More here

Published in Marine Science
Lorna Siggins

About The Author

Lorna Siggins

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Lorna Siggins is a print and radio reporter, and a former Irish Times western correspondent. She is the author of Everest Callling (1994) on the first Irish Everest expedition; Mayday! Mayday! (2004) on Irish helicopter search and rescue; and Once Upon a Time in the West: the Corrib gas controversy (2010).

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Marine Science Perhaps it is the work of the Irish research vessel RV Celtic Explorer out in the Atlantic Ocean that best highlights the essential nature of marine research, development and sustainable management, through which Ireland is developing a strong and well-deserved reputation as an emerging centre of excellence. From Wavebob Ocean energy technology to aquaculture to weather buoys and oil exploration these pages document the work of Irish marine science and how Irish scientists have secured prominent roles in many European and international marine science bodies.

 

At A Glance – Ocean Facts

  • 71% of the earth’s surface is covered by the ocean
  • The ocean is responsible for the water cycle, which affects our weather
  • The ocean absorbs 30% of the carbon dioxide added to the atmosphere by human activity
  • The real map of Ireland has a seabed territory ten times the size of its land area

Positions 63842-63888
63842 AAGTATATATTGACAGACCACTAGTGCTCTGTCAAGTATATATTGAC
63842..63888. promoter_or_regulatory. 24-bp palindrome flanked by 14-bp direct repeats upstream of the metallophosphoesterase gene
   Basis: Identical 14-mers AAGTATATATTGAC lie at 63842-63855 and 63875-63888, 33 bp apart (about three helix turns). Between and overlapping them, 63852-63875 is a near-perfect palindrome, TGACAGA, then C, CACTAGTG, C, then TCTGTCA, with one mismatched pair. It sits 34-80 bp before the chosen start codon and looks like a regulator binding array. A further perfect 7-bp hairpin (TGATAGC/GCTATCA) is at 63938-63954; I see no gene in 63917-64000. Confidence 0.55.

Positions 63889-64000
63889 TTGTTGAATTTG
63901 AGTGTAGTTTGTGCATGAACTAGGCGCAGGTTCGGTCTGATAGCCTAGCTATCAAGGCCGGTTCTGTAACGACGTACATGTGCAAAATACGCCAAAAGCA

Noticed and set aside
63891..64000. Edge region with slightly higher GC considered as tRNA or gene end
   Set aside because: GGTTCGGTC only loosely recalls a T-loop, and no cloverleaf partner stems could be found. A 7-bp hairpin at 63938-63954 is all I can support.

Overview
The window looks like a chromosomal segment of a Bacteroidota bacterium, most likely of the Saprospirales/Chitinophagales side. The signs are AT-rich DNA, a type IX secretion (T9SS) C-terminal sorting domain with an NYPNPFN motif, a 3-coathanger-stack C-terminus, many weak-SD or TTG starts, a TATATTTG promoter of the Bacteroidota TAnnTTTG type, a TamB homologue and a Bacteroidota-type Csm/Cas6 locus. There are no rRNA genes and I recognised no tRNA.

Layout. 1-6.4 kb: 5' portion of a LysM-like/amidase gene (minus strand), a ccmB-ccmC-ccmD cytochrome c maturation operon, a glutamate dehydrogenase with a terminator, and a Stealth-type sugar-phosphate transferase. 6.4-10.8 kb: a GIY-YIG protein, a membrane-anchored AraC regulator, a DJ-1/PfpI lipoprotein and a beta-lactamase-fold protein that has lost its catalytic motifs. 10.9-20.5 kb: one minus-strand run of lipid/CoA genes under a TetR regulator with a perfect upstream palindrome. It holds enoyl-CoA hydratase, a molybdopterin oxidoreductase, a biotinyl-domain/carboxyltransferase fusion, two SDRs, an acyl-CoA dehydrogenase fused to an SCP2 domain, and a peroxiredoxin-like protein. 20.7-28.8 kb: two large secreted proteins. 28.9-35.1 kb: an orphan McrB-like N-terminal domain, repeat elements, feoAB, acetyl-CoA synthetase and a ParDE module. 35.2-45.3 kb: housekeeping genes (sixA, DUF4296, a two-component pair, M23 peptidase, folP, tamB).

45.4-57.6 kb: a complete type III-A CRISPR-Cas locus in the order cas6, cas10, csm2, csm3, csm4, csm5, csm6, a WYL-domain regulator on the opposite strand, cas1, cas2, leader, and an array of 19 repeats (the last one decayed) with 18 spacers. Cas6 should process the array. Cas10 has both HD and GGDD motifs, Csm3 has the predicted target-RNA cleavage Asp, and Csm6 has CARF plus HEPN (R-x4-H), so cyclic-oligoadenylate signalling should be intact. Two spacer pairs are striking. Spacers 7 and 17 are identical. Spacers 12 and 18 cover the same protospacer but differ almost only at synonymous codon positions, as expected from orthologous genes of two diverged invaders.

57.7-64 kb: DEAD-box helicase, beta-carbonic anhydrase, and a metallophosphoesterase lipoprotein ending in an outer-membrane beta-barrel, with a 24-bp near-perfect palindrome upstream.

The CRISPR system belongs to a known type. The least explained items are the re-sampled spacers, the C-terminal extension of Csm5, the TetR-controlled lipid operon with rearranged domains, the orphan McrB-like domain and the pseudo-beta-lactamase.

• The ocean is the support system of our planet.
  • Over half of the oxygen we breathe was produced in the ocean
  • The global market for seaweed is valued at approximately €5.4 billion
  • · Coral reefs are among the oldest ecosystems in the world — at 230 million years
  • 1.9 million people live within 5km of the coast in Ireland
  • Ocean waters hold nearly 20 million tons of gold. If we could mine all of the gold from the ocean, we would have enough to give every person on earth 9lbs of the precious metal!
  • Aquaculture is the fastest growing food sector in the world – Ireland is ranked 7th largest aquaculture producer in the EU
  • The Atlantic Ocean is the second largest ocean in the world, covering 20% of the earth’s surface. Out of all the oceans, the Atlantic Ocean is the saltiest
  • The Pacific Ocean is the largest ocean in the world. It’s bigger than all the continents put together
  • Ireland is surrounded by some of the most productive fishing grounds in Europe, with Irish commercial fish landings worth around €200 million annually
  • 97% of the earth’s water is in the ocean
  • The ocean provides the greatest amount of the world’s protein consumed by humans
  • Plastic affects 700 species in the oceans from plankton to whales.
  • Only 10% of the oceans have been explored.
  • 8 million tonnes of plastic enter the ocean each year, equal to dumping a garbage truck of plastic into the ocean every minute.
  • 12 humans have walked on the moon but only 3 humans have been to the deepest part of the ocean.

(Ref: Marine Institute)